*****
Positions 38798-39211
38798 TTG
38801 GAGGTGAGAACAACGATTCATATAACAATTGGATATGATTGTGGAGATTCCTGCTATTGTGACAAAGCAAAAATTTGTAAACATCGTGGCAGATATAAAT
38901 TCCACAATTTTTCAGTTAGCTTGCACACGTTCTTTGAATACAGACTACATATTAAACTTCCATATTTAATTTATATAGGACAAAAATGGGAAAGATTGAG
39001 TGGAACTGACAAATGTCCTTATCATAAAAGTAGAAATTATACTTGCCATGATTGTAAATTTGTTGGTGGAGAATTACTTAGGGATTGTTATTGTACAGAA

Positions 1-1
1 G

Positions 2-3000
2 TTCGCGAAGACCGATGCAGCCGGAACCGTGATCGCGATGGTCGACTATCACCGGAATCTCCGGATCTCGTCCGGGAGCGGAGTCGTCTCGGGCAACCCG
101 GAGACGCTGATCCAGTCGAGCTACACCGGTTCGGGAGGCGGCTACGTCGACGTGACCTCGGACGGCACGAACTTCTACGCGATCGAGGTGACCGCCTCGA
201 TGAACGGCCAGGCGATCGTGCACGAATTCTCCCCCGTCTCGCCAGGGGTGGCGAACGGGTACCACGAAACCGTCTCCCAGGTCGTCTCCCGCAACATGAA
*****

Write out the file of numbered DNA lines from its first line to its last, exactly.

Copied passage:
Positions 38798-39211
38798 TTG
38801 GAGGTGAGAACAACGATTCATATAACAATTGGATATGATTGTGGAGATTCCTGCTATTGTGACAAAGCAAAAATTTGTAAACATCGTGGCAGATATAAAT
38901 TCCACAATTTTTCAGTTAGCTTGCACACGTTCTTTGAATACAGACTACATATTAAACTTCCATATTTAATTTATATAGGACAAAAATGGGAAAGATTGAG
39001 TGGAACTGACAAATGTCCTTATCATAAAAGTAGAAATTATACTTGCCATGATTGTAAATTTGTTGGTGGAGAATTACTTAGGGATTGTTATTGTACAGAA

Positions 1-1
1 G

Positions 2-3000
2 TTCGCGAAGACCGATGCAGCCGGAACCGTGATCGCGATGGTCGACTATCACCGGAATCTCCGGATCTCGTCCGGGAGCGGAGTCGTCTCGGGCAACCCG
101 GAGACGCTGATCCAGTCGAGCTACACCGGTTCGGGAGGCGGCTACGTCGACGTGACCTCGGACGGCACGAACTTCTACGCGATCGAGGTGACCGCCTCGA
201 TGAACGGCCAGGCGATCGTGCACGAATTCTCCCCCGTCTCGCCAGGGGTGGCGAACGGGTACCACGAAACCGTCTCCCAGGTCGTCTCCCGCAACATGAA